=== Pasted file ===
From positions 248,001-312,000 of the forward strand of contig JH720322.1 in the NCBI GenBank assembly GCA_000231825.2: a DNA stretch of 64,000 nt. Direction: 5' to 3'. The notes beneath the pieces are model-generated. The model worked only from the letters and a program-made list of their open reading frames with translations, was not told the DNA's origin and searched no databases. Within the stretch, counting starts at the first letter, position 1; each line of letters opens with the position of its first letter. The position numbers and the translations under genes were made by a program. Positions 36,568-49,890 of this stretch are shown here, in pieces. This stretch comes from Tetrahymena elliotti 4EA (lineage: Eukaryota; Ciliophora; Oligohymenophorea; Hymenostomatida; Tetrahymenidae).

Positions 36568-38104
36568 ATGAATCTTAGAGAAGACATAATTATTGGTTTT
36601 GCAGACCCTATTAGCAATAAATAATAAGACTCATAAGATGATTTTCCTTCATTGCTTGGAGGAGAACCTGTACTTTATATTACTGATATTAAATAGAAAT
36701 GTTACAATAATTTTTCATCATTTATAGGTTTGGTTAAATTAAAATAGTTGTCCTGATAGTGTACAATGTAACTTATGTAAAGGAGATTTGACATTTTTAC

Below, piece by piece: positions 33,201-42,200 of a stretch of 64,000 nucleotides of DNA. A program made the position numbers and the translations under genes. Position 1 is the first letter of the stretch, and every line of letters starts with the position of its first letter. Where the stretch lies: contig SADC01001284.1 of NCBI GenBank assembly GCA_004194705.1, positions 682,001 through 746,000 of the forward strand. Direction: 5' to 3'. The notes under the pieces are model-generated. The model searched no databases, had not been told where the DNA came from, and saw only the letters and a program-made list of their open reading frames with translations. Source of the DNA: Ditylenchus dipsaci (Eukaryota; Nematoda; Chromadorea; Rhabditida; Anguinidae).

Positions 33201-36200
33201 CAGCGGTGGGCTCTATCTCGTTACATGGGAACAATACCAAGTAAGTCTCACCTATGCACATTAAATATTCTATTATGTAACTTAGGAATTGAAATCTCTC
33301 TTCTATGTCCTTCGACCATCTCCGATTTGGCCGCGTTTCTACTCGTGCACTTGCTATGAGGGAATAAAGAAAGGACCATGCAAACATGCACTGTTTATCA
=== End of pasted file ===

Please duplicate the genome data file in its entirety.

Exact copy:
From positions 248,001-312,000 of the forward strand of contig JH720322.1 in the NCBI GenBank assembly GCA_000231825.2: a DNA stretch of 64,000 nt. Direction: 5' to 3'. The notes beneath the pieces are model-generated. The model worked only from the letters and a program-made list of their open reading frames with translations, was not told the DNA's origin and searched no databases. Within the stretch, counting starts at the first letter, position 1; each line of letters opens with the position of its first letter. The position numbers and the translations under genes were made by a program. Positions 36,568-49,890 of this stretch are shown here, in pieces. This stretch comes from Tetrahymena elliotti 4EA (lineage: Eukaryota; Ciliophora; Oligohymenophorea; Hymenostomatida; Tetrahymenidae).

Positions 36568-38104
36568 ATGAATCTTAGAGAAGACATAATTATTGGTTTT
36601 GCAGACCCTATTAGCAATAAATAATAAGACTCATAAGATGATTTTCCTTCATTGCTTGGAGGAGAACCTGTACTTTATATTACTGATATTAAATAGAAAT
36701 GTTACAATAATTTTTCATCATTTATAGGTTTGGTTAAATTAAAATAGTTGTCCTGATAGTGTACAATGTAACTTATGTAAAGGAGATTTGACATTTTTAC

Below, piece by piece: positions 33,201-42,200 of a stretch of 64,000 nucleotides of DNA. A program made the position numbers and the translations under genes. Position 1 is the first letter of the stretch, and every line of letters starts with the position of its first letter. Where the stretch lies: contig SADC01001284.1 of NCBI GenBank assembly GCA_004194705.1, positions 682,001 through 746,000 of the forward strand. Direction: 5' to 3'. The notes under the pieces are model-generated. The model searched no databases, had not been told where the DNA came from, and saw only the letters and a program-made list of their open reading frames with translations. Source of the DNA: Ditylenchus dipsaci (Eukaryota; Nematoda; Chromadorea; Rhabditida; Anguinidae).

Positions 33201-36200
33201 CAGCGGTGGGCTCTATCTCGTTACATGGGAACAATACCAAGTAAGTCTCACCTATGCACATTAAATATTCTATTATGTAACTTAGGAATTGAAATCTCTC
33301 TTCTATGTCCTTCGACCATCTCCGATTTGGCCGCGTTTCTACTCGTGCACTTGCTATGAGGGAATAAAGAAAGGACCATGCAAACATGCACTGTTTATCA